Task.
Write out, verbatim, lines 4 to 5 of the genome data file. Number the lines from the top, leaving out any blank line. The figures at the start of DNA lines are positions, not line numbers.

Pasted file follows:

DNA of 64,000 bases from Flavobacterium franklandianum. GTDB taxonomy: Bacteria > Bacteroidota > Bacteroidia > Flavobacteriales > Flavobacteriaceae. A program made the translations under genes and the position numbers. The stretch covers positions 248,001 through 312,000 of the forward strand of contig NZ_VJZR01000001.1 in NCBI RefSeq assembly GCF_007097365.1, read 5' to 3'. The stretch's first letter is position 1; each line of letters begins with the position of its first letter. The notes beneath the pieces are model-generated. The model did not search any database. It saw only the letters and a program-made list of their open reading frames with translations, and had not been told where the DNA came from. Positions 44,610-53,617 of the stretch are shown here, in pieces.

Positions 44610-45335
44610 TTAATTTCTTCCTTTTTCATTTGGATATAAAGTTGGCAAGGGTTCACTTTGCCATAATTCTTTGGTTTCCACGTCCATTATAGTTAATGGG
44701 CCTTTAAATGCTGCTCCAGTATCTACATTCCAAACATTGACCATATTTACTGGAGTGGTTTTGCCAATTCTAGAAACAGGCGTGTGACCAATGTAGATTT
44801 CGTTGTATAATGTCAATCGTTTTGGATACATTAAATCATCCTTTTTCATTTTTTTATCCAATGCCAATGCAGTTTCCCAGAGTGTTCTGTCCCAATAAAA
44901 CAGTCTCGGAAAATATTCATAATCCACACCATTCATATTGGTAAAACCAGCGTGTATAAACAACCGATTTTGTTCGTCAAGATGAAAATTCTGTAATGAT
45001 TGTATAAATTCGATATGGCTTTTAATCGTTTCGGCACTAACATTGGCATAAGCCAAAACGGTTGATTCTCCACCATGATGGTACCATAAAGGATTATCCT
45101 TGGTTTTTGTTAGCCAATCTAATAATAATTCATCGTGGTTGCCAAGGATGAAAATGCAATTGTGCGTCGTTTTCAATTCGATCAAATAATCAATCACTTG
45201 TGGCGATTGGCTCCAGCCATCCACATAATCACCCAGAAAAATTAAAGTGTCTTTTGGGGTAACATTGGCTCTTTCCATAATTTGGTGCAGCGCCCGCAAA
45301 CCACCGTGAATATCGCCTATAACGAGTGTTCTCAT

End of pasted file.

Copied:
44701 CCTTTAAATGCTGCTCCAGTATCTACATTCCAAACATTGACCATATTTACTGGAGTGGTTTTGCCAATTCTAGAAACAGGCGTGTGACCAATGTAGATTT
44801 CGTTGTATAATGTCAATCGTTTTGGATACATTAAATCATCCTTTTTCATTTTTTTATCCAATGCCAATGCAGTTTCCCAGAGTGTTCTGTCCCAATAAAA